Multifamily monthly permit and start activity is at or near highs not seen in well over three years. Although monthly single family permits and starts were at a 22-month high, both permits and starts remain near historical lows. Sales of existing single family homes decreased 2.5 percent in March to 3.97 million.
The prices of existing homes moved down 0.8 percent in February, the sixth-straight month of decline, bringing it to 35 percent below its peak in July 2006 and the lowest level since them.
Sales of new single family homes, already near their lowest level since 1963, slid further and prices declined. The 7.1 percent March decline erased the 7.3 percent gain of the previous month. Despite similar fluctuations over the past year, sales are up 7.5 percent over March 2011. Sales are now 76 percent below the pre-recession high in July 2005.
Sales of existing new single family homes also fell, though they remained above their historical average. The number of these units decreased 2.5 percent in March to 3.9 million, the second month of sales decline. This was disappointing as sales had jumped to a 20-month high in January. Inventory was close to flat in March and supply rose to 6.3 months, still 16 percent below the long term average.
Median prices for new single-family homes fell by 1 percent in March to $234,500 after a dramatic jump of 8.7 percent in February. Even with similar vacillations over the past year, prices are up 6 percent over March 2011.
Multifamily building permits were strong in March, with an almost 9 percent increase to a 41 month high of 228,000. Multifamily housing starts increase 4 percent in March to 196,000, their second highest monthly level in 40 month. Existing condo sales fell almost 9 percent to 510,000, the same as in March 2011.
Home mortgage rates (30-year fixed) fell in April to 3.91 percent from 3.95 percent in March, the second lowest monthly rate since record keeping began in 1971.
(Note: the commentary and data outlined below and in the accompanying table are the same as those presented last month because all the information is taken from quarterly data).
Office vacancy rates stood at 16.0 percent in the fourth quarter of 2011, down slightly from 16.2 percent in the third quarter and 50 basis points below the figure for the same period one year earlier, according to CBRE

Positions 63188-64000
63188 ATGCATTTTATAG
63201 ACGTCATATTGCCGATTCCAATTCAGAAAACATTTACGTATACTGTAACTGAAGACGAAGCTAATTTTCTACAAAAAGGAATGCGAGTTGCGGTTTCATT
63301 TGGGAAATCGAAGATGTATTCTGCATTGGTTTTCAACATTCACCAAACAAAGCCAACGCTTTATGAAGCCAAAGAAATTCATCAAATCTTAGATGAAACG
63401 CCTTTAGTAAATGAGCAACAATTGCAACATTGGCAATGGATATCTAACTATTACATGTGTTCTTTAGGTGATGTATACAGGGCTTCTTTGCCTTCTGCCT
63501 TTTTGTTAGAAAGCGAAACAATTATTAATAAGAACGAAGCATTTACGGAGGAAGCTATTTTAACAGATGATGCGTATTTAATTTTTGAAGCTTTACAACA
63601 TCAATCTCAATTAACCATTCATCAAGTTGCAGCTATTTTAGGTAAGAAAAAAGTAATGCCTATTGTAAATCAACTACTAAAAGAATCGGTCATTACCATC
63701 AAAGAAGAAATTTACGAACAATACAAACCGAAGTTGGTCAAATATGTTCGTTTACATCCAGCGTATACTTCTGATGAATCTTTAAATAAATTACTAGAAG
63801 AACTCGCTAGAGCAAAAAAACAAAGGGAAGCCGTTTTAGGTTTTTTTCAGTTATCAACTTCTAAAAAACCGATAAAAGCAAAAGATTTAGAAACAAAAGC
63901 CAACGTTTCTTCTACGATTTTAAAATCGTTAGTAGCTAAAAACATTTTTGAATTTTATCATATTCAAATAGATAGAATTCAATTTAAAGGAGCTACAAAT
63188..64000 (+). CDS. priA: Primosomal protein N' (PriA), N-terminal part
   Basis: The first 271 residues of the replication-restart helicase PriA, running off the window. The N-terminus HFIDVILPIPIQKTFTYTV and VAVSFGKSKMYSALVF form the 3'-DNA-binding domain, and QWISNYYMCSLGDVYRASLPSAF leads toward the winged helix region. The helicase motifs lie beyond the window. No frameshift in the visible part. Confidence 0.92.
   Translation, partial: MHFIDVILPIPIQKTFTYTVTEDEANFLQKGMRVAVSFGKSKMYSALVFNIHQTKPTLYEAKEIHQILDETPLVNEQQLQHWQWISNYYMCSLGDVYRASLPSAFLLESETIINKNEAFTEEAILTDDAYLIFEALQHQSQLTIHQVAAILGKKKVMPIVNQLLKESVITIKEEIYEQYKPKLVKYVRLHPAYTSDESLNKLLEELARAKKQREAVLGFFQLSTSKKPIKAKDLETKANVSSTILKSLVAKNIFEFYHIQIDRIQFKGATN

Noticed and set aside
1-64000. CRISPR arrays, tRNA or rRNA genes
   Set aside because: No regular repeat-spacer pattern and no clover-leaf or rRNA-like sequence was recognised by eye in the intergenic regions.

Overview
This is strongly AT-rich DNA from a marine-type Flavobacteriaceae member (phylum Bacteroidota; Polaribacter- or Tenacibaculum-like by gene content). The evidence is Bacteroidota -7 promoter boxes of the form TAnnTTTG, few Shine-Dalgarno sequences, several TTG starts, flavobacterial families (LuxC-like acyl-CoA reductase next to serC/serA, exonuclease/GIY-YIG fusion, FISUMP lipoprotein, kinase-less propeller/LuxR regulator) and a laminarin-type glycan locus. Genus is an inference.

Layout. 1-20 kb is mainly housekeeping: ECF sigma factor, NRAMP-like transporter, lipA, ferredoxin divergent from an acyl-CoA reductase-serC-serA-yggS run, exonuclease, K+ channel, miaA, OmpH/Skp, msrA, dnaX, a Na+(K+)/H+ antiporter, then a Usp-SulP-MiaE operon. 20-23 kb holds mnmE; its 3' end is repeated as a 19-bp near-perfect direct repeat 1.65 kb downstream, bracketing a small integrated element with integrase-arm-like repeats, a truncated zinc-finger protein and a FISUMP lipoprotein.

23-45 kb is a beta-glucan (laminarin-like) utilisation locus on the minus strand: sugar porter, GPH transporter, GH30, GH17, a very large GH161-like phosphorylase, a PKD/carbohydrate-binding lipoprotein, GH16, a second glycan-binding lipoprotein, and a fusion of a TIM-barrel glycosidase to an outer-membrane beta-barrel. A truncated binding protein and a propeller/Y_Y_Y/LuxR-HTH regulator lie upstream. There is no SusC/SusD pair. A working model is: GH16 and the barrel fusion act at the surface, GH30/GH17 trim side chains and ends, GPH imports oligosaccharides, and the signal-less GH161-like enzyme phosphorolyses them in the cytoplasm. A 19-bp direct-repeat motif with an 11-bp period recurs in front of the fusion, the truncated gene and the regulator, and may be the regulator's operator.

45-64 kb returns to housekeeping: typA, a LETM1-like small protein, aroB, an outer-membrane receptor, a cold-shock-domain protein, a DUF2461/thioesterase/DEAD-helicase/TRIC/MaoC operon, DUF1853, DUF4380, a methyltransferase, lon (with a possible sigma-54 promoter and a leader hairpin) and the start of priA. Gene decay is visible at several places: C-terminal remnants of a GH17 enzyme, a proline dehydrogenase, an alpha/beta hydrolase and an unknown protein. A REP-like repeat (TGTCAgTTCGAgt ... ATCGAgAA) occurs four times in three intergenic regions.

Office rents continued a slow climb in the fourth quarter of 2011. Apartment rents have increased for seven straight quarters and are now above their pre-recession peak. Industrial and retail rents continue to decline, although the pace is slowing.
Office vacancy and industrial availability rates continued their slow six quarter descent, while retail availability stayed at its highest level on record (since 1989) for the third-straight quarter and apartment vacancies inched up from their post-recession low.
Industrial availability rates stood at 13.6 percent in the fourth quarter of 2011, continuing their slow but consistent six-quarter decline; rates are now down 70 basis points from the same quarter a year earlier. Net absorption was strong at 27.6 million square feet, although down from the previous quarter, and completions were up.
Hotel revenue per available room (RevPAR) increased from the same quarter in the previous year. Hotel occupancy rates stood at 55.5 percent in the fourth quarter of 2011, up from 53.4 percent in the same quarter a year earlier, according to Smith Travel Research, while the RevPAR Index was up 7.9 percent from a year earlier.
On average, April was very little different form March, which was itself a mixed month. Needless to say, the expectations of the much welcome recovery have been dashed by now. Unemployment figures continues to disappoint. By now many people have concluded that prices have reached a floor and will not drop much further. In fact, in some regions prices have begun to climb. This is the case with the South of Florida and particularly with Miami where the luxury condominium sector’s prices are ticking up with singular strength. New construction, now in place, is vibrant in areas such as Sunny Isles, Brickell, Coconut Grove and Key Biscayne, to site some examples. This has led us to conclude that, in so far as the real estate market is concerned, evolving confidence will manifest not as a wide based movement, but it will be focused and regionally specific.